Jim Campilongo: Tele Like It Is

Originally published in Guitar World, April 2010

Guitar World sits down with Jim Campilongo where he talks about his new studio album, Orange.

Jim Campilongo's created a monster album. That’s no surprise, since he’s the reigning mad scientist of the Telecaster, a reputation he earned during his Trio’s seven-year Monday night residency at New York City’s Living Room, his tenure in the Little Willies with singer Norah Jones, and his support of a roster of other daring vocalists, including Martha Wainwright and Brandi Shearer.

But the earth-scorching, rock-breaking riffs that thunder through tunes like “Backburner” and “I’m Helen Keller and You’re a Waffle Iron” on his eighth album, Orange, are a radical departure from the often-low-key textural sorcery that’s been his signature. And for a guy who’s known for eschewing effects, Campilongo goes whole hog on his cover of the Stooges’ “No Fun,” employing a Klon Centaur, Fulltone OCD, Demeter Compulator compressor, Boomerang looper, Boss RC-20 Loop Station and a Line 6 DL4 delay .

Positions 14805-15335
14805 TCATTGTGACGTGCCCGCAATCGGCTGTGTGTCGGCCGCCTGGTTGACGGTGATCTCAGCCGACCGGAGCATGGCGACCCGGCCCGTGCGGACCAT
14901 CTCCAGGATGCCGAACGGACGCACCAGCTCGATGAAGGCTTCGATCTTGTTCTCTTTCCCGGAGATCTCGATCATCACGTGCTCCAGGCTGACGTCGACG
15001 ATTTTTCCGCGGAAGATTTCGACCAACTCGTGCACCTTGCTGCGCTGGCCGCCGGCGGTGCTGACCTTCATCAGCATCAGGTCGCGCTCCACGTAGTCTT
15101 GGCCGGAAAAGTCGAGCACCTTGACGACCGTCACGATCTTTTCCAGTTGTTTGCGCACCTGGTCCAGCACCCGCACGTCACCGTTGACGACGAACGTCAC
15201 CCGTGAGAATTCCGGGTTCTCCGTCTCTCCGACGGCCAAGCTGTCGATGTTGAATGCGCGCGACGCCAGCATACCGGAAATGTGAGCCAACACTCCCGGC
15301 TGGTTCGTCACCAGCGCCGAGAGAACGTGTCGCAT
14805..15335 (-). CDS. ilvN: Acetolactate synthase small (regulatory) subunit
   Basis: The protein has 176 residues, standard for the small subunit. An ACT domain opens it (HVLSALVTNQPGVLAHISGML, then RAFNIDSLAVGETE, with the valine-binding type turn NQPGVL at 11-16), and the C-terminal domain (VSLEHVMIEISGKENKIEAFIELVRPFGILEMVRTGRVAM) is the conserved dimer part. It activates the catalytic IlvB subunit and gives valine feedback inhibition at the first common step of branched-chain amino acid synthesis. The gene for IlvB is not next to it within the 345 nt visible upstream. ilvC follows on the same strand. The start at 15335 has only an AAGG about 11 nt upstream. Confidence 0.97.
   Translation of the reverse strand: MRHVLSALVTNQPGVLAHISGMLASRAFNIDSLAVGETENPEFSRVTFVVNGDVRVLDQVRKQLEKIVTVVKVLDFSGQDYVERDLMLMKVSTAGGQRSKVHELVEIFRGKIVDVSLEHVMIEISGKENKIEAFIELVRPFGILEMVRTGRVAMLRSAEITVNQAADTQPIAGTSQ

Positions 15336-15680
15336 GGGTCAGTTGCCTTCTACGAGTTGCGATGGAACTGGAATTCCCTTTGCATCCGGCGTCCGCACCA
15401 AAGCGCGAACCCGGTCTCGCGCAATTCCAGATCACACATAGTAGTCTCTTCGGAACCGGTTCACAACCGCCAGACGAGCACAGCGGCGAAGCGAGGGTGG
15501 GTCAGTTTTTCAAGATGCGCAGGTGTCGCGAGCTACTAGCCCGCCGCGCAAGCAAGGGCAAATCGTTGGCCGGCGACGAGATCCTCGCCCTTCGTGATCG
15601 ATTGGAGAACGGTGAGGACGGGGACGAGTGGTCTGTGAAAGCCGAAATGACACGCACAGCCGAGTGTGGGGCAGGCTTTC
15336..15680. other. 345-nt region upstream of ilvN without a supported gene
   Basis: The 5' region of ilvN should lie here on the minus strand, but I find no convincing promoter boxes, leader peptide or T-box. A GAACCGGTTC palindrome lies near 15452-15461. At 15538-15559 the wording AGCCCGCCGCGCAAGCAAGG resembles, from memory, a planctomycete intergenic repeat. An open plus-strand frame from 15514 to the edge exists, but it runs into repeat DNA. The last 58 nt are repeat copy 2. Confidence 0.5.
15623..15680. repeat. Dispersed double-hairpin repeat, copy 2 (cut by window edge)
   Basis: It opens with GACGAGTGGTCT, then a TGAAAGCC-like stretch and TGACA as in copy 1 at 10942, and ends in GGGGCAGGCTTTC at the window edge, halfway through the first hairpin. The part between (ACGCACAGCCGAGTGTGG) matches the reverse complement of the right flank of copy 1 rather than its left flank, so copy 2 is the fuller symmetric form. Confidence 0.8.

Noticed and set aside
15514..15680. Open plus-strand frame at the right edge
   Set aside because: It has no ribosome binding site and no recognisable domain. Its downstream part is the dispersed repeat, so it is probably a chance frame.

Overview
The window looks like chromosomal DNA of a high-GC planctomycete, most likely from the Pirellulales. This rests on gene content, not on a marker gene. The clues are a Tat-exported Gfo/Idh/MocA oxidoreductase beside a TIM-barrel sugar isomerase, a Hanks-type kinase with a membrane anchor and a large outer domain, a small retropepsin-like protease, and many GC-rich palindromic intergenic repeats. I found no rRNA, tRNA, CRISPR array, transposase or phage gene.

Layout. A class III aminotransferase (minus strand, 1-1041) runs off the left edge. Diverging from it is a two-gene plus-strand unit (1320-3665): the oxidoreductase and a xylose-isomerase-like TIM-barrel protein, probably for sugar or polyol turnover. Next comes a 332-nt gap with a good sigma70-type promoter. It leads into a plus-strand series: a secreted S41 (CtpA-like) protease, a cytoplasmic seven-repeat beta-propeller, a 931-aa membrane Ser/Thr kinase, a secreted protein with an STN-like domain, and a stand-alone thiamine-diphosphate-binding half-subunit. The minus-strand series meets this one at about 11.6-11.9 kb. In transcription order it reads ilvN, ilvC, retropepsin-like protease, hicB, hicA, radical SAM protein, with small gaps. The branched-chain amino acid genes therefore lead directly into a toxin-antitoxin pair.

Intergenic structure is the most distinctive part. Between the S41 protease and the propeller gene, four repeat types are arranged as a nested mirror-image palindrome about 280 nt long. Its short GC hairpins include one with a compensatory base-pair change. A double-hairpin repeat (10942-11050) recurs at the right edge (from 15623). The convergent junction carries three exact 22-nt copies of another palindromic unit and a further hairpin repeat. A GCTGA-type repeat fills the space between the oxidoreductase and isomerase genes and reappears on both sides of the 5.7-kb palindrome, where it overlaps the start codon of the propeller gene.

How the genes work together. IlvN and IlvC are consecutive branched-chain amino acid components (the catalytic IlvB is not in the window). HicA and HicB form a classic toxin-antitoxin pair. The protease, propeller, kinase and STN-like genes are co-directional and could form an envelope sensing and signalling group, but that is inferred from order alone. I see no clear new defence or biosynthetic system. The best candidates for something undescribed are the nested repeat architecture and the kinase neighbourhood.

“I was surprised myself,” Campilongo says. “But I was listening to a lot of heavy rock: the Who, Minor Threat, the MC5, Link Wray, Iggy Pop. I’d gone through an arc of playing blues, country and jazz, and supporting vocalists. I was missing how great a barre chord could sound.”

Campilongo recorded most of the album with his 15-year musical partner, a worn ’59 Telecaster that’s being reproduced as a signature model by the Fender Custom Shop. “It sounds nice and bassy,” he says, “and my whole right-hand thing”—his pick-and-three-fingers approach—“instantly came together.”

He confesses to opening his Fender Princeton and Vibrolux amps wide for much of the sessions, but Campilongo’s gentler roots in the music of Tele masters Jimmy Bryant and Roy Buchanan and saxophonist Lee Konitz come through in numbers like “Awful Pretty, Pretty Awful,” where he swaps his Tele for a Gretsch Country Gentleman. He also takes a slow, graceful trip across the changes of composer Billy Strayhorn’s “Chelsea Bridge,” replete with volume swells and behind-the-nut string bending.

“For the players I admire, their sound is everything,” Campilongo says. “So while I’m always working to improve, having a sound and a vibe are my priorities.”

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